Roger Glenn IIAMS, Petitioner, v. The SUPERIOR COURT of the State of California, Respondent, The PEOPLE of the State of California, Real Party in Interest.
By a four-count information petitioner was charged with the offenses of child beating, mayhem, assault with intent to commit mayhem and assault with intent to commit murder; moved to set aside the information upon the ground that he had been committed without reasonable or probable cause; obtained a dismissal of the assault with intent to commit murder count; was denied relief as to the other three counts; and by this proceeding in prohibition seeks a review of the order denying his motion as to these three counts.
The determinative issue here is whether the evidence adduced at the preliminary hearing, absent testimony relating extrajudicial statements by the petitioner, supports a prima facie showing of the ocrpus delicti of the offenses with which petitioner was charged so as to authorize consideration of the extrajudicial statements made by him in determining whether probable cause for his commitment exists.
It is fundamental that the corpus delicti of an offense must be proved by evidence independent of the extrajudicial statements of a defendant as a prerequisite to the consideration of such statements in determining his guilt. (People v. Amaya, 40 Cal.2d 70, 75, 251 P.2d 324; People v. Villalobos, 208 Cal.App.2d 321, 325, 25 Cal.Rptr. 111; People v. Misquez, 152 Cal.App.2d 471, 477, 313 P.2d 206; People v. Rupp, 41 Cal.2d 371, 377, 260 P.2d 1; People v. Cullen, 37 Cal.2d 614, 624, 234 P.2d 1; see also People v. Holbrook, 45 Cal.2d 228, 234, 288 P.2d 1; People v. Frey, 165 Cal. 140, 147, 131 P. 127.) Correlatively, a defendant cannot be held to answer unless the corpus delicti of the offense with which he is charged is established independently of his extrajudicial statements. (People v. Simonsen, 107 Cal. 345, 346, 40 P. 440; Hall v. Superior Court, 120 Cal.App.2d 844, 847, 262 P.2d 351; In re Schuber, 68 Cal.App.2d 424, 425, 156 P.2d 944.) To establish the corpus delicti, prima facie proof is sufficient for such purpose; circumstantial evidence will suffice; and it is not necessary at this point to connect the defendant with the perpetration of the offense. (People v. Mehaffey, 32 Cal.2d 535, 544–545, 197 P.2d 12.)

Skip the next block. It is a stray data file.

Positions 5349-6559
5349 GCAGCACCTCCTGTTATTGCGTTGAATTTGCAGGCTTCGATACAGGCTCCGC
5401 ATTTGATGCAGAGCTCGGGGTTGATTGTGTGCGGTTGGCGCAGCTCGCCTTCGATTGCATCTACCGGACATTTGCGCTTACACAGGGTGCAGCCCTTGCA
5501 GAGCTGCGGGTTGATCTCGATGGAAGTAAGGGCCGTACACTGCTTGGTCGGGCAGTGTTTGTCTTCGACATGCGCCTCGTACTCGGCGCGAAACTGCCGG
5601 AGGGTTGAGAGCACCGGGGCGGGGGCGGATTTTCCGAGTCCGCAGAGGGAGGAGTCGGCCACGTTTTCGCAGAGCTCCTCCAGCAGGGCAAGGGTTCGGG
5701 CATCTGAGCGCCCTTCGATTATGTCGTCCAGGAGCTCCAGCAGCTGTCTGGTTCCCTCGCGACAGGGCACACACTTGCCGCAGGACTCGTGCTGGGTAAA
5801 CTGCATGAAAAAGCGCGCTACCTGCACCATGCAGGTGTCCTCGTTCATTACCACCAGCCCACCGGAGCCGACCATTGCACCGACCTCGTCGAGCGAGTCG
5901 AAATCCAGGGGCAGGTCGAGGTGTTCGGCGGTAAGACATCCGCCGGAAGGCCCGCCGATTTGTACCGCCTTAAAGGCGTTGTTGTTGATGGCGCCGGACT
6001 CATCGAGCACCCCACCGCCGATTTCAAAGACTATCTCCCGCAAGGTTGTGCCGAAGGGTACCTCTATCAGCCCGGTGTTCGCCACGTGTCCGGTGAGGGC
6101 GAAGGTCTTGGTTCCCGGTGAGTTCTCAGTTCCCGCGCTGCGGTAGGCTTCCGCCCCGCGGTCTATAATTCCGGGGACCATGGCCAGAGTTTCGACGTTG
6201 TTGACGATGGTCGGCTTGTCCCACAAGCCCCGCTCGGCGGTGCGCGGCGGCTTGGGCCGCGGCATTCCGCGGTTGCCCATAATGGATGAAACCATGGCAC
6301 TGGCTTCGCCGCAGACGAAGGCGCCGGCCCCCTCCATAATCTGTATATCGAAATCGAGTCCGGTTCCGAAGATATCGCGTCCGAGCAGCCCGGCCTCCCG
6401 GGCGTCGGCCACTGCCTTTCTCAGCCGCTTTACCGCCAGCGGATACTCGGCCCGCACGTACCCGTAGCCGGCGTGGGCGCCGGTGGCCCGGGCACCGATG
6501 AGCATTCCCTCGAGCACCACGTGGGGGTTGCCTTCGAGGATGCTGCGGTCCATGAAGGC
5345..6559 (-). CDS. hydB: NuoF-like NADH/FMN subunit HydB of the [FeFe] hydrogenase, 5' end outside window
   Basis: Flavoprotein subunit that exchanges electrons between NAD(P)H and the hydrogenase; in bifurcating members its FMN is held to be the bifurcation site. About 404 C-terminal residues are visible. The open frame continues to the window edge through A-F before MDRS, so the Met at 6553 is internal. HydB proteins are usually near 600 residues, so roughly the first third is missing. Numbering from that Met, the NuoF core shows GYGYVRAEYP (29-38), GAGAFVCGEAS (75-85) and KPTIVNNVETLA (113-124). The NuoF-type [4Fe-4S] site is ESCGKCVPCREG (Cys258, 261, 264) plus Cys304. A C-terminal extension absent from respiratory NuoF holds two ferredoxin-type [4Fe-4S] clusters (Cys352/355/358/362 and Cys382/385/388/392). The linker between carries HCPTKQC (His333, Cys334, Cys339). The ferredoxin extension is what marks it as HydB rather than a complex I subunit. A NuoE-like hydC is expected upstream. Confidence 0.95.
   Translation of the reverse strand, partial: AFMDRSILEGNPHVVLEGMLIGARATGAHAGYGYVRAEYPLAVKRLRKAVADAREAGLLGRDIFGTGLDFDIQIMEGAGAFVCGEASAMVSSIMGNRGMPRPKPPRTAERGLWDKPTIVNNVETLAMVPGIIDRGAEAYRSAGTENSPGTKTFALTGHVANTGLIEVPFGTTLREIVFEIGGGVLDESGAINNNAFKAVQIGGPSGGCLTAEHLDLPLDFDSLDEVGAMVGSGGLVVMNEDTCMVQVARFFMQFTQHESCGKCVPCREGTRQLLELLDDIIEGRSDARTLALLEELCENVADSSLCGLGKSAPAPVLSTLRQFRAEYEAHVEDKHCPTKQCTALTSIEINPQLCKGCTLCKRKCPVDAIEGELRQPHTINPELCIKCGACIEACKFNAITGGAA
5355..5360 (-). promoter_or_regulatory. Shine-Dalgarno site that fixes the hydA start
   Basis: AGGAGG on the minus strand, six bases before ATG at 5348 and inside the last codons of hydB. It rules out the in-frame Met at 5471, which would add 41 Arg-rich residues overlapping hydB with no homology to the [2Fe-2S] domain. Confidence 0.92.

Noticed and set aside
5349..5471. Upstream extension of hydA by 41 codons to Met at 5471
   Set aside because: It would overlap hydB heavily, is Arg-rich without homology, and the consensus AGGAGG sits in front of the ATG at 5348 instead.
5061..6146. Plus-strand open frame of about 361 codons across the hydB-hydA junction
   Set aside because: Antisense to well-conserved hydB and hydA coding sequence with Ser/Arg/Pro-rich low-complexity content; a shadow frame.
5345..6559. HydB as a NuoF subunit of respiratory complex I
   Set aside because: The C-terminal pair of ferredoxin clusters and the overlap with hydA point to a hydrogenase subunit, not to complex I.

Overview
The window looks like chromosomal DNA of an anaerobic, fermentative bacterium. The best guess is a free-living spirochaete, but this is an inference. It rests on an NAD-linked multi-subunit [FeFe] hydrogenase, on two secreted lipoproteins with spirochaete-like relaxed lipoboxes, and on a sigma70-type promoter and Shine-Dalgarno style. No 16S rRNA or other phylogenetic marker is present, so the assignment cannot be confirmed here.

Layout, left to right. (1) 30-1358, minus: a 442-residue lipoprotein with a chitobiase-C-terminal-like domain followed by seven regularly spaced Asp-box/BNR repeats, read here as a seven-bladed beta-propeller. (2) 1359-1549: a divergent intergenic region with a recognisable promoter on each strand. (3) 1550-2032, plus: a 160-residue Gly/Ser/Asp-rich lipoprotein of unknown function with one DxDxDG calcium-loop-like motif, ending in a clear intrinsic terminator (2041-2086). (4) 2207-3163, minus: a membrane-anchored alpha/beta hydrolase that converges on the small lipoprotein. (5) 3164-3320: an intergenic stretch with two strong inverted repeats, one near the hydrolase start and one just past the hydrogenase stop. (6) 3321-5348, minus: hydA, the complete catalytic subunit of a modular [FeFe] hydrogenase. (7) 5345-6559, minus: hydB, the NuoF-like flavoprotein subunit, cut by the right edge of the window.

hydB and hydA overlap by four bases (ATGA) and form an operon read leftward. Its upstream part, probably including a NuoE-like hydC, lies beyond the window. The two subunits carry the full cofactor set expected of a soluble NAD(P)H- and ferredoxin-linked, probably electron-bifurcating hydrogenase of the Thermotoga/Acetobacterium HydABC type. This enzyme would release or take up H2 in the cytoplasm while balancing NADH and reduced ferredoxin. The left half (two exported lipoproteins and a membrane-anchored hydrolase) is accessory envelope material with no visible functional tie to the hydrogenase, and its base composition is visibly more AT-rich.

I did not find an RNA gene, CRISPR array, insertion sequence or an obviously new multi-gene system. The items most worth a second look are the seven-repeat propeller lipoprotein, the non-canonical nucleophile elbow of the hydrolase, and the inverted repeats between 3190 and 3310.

Petitioner was charged with child beating, viz., a violation of § 273a of the Penal Code in that he did ‘willfully, unlawfully and feloniously cause and permit Roger Glenn Iiams, Jr., a child five (5) weeks of age, to suffer and did inflict on said Roger Glenn Iiams, Jr., unjustifiable physical pain and mental suffering’; with the offense of mayhem, viz., a violation of § 203 of the Penal Code, in that he ‘did willfully, unlawfully, feloniously and maliciously disable and disfigure an ear of Roger Glenn Iiams, Jr.’; and with the offense of assault with intent to commit mayhem, viz., a violation of § 220 of the Penal Code, in that he ‘did willfully, unlawfully and feloniously assault’ said child ‘with intent to commit mayhem.’
The only witness testifying at the preliminary hearing in this matter was a doctor on duty at a hospital when the child was brought there by petitioner. Much of the testimony by the doctor relates, or obviously is based upon, statements made by petitioner. To determine whether the testimony of the doctor establishes prima facie the corpus delicti of the offenses with which petitioner is charged, in conformity with the rule heretofore stated, only that part thereof relating the doctor's observations and his opinions based thereon may be considered. The evidence derivative from that part of the testimony will be stated accordingly.
On January 3, 1965, a man whom the doctor identified as petitioner, brought an infant child to a hospital for treatment. The child was in respiratory insufficiency; had a blood count a little over one-half of normal; had sustained a large bruise on the left cheek; and had a left ear that was almost totally torn off.
The corpus delicti consists of two elements, namely,
‘(1) [t]he facts forming its basis; and (2) the criminal agency causing them to exist.’ (People v. Frey, supra, 165 Cal. 140, 146, 131 P. 127, 129.)
In the instant case, to establish the corpus delicti it was necessary to have shown not only that the child sustained the injuries which the doctor observed, but also that those injuries were caused by a criminal agency. Proof of the latter element, i. e., a criminal agency, required evidence from which it might have been concluded that the injuries resulted from the intentional act of a human being. The offenses charged against petitioner are not directed toward an accidental or negligently caused condition. (Gen. see People v. Devine, 95 Cal. 227, 229–231, 30 P. 378; People v. Landry, 106 Cal.App.2d 8, 14, 234 P.2d 736; People v. Becker, 94 Cal.App.2d 434, 442, 210 P.2d 871; People v. Womble, 67 Cal.App.2d 885, 889, 155 P.2d 838.)